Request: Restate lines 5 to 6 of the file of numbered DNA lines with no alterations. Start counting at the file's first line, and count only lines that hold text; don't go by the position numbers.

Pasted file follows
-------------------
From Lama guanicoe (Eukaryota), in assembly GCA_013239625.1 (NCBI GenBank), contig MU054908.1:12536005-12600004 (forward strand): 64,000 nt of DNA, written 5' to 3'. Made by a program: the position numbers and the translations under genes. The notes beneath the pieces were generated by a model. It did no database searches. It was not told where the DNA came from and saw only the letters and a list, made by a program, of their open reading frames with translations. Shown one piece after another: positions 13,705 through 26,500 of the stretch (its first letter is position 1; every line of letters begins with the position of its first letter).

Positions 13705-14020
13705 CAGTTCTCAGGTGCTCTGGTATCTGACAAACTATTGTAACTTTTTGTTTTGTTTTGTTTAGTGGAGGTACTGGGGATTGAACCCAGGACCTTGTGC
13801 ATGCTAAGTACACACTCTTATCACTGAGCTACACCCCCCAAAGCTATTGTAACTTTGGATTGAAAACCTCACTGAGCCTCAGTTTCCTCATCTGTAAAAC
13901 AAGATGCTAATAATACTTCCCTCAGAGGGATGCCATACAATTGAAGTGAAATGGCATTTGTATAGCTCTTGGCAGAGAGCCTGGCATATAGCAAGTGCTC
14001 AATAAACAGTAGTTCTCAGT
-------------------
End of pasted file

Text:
13901 AAGATGCTAATAATACTTCCCTCAGAGGGATGCCATACAATTGAAGTGAAATGGCATTTGTATAGCTCTTGGCAGAGAGCCTGGCATATAGCAAGTGCTC
14001 AATAAACAGTAGTTCTCAGT